Why Do Most Dogs Have Brown Eyes?

Dogs tend to have darker eyes than wolves, and a new study finds that’s no coincidence.
Your dog's adorable brown eyes were no mistake.
Your dog's adorable brown eyes were no mistake. / Baac3nes/Moment/Getty Images
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Light eyes aren’t common in domestic canines. A dog with piercing blue eyes might be described as strikingly beautiful or borderline unsettling. Rarely do we call the eye color cute, and apparently past generations of dog breeders agreed. As Smithsonian reports, new research suggests we may have selectively bred dogs to have darker eyes to make them appear younger and friendlier.

For their study published in the December 2023 issue of Royal Society Open Science, a team of researchers based in Japan compared eye color in gray wolves to that of domestic canines. After analyzing photos of 22 wolves and 81 dogs across 35 breeds, they found that the dogs’ irises were notably darker on average. While dark brown is the standard eye color in dogs, wolf eyes are more likely to be yellow. 

It’s possible this difference was intentionally selected for by humans. After analyzing canine eye color, the researchers asked participants to look at pictures of dogs and make assumptions about their personalities. Some images were altered to make the pets’ irises lighter or darker. Dogs with dark eyes scored higher for friendly and nonthreatening traits like kindness, sociability, and trustworthiness, while pale-eyed dogs were more likely to be labeled aggressive and mature. This indicates that humans find brown eyes cute and puppy-like, which could explain why breeders gave preference to the feature.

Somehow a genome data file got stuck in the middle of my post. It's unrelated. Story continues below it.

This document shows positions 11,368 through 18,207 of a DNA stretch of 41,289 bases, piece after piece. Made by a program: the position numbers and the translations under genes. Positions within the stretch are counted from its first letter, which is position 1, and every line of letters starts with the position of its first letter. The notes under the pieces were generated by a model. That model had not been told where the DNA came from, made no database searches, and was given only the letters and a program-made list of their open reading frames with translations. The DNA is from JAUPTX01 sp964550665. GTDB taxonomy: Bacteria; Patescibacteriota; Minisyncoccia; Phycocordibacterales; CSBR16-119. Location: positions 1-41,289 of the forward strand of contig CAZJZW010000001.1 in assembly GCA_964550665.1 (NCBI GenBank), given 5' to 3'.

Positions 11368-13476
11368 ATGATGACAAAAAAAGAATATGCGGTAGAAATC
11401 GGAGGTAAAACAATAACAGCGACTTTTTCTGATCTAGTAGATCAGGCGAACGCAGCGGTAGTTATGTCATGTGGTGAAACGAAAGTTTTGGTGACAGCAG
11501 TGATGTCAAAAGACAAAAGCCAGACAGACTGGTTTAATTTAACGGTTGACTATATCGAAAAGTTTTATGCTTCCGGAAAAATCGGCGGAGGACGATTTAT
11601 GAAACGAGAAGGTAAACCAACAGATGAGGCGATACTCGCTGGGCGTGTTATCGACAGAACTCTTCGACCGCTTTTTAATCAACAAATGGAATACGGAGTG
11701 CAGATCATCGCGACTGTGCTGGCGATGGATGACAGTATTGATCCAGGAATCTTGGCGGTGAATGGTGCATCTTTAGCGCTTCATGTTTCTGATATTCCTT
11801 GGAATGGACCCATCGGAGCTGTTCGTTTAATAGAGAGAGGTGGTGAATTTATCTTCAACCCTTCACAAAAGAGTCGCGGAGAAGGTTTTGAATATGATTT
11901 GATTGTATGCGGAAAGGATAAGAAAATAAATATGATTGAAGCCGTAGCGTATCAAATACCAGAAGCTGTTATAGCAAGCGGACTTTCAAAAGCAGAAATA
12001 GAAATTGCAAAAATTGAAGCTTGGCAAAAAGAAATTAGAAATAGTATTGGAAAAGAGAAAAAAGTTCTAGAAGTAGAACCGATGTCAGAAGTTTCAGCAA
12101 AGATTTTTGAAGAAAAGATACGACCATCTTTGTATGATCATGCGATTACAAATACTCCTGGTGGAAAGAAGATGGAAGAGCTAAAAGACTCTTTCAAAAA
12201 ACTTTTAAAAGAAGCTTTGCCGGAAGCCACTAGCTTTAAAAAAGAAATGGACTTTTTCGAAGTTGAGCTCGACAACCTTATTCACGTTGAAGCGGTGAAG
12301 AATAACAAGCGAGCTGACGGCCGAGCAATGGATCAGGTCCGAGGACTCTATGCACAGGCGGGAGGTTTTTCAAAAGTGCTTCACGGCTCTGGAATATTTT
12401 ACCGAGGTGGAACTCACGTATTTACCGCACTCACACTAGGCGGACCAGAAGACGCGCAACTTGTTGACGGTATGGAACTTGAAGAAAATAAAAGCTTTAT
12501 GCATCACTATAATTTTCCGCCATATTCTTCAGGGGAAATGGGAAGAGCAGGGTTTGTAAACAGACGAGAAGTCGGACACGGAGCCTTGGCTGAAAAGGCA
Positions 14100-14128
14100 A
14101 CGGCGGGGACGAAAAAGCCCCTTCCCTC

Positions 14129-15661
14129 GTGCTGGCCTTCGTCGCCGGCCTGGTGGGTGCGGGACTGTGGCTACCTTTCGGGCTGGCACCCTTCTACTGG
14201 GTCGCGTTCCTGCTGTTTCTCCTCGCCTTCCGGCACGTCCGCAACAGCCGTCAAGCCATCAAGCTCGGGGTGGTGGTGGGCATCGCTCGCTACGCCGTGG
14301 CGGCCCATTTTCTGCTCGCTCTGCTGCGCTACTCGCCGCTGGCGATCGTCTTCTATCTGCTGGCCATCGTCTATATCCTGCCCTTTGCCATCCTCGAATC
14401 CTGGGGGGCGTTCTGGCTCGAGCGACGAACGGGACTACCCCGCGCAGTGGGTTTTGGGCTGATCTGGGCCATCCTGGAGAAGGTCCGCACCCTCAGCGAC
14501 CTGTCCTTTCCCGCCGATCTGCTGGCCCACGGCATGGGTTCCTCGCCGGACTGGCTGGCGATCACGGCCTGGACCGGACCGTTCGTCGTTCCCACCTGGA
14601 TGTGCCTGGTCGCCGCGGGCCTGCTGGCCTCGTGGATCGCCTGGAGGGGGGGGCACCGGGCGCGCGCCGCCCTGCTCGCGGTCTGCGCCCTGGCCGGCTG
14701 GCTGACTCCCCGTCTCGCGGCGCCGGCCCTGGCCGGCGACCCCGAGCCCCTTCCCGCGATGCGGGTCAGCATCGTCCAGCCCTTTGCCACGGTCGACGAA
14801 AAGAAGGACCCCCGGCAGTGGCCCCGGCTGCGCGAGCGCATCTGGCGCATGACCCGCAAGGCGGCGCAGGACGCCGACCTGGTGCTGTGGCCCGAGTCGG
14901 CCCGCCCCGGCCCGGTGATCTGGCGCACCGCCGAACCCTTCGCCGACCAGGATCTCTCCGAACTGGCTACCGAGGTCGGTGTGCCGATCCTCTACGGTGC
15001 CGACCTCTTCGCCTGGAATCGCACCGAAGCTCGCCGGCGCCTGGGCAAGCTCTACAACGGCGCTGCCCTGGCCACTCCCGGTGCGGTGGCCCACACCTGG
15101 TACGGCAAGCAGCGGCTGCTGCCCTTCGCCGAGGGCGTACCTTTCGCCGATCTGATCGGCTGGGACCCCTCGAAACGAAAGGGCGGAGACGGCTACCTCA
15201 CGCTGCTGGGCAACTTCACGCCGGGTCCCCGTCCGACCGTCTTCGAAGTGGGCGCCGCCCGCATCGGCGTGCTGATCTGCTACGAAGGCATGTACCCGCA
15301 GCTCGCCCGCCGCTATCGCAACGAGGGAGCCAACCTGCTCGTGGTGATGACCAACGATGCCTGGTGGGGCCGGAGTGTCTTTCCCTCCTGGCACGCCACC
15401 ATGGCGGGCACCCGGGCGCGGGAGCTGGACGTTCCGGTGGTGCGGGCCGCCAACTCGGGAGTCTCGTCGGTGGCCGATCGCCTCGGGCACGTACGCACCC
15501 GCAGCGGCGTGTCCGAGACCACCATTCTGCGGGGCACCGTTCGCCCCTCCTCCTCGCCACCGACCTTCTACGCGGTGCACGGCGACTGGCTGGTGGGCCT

It’s not the eye color that people find adorable, but the perceived size of the pupils. Humans are born with relatively large pupils that get smaller as the eye muscles that control them get weaker with age. We associate big pupils with youth, and the darker the iris is, the harder it is to see where the pupil begins. The study authors suspect that brown eyes make pupils appear bigger than they really are, tricking us into thinking our pets are helpless babies that need our protection—even when they’re 85-pound Labradors.

Color isn’t the only trait that makes a dog’s eyes appear bigger and more lovable. Domestic canines have evolved to the ability to raise their eyebrows when looking at their owners, a trick otherwise known as puppy dog eyes. Here are more facts about puppies you should know. 

[h/t Smithsonian]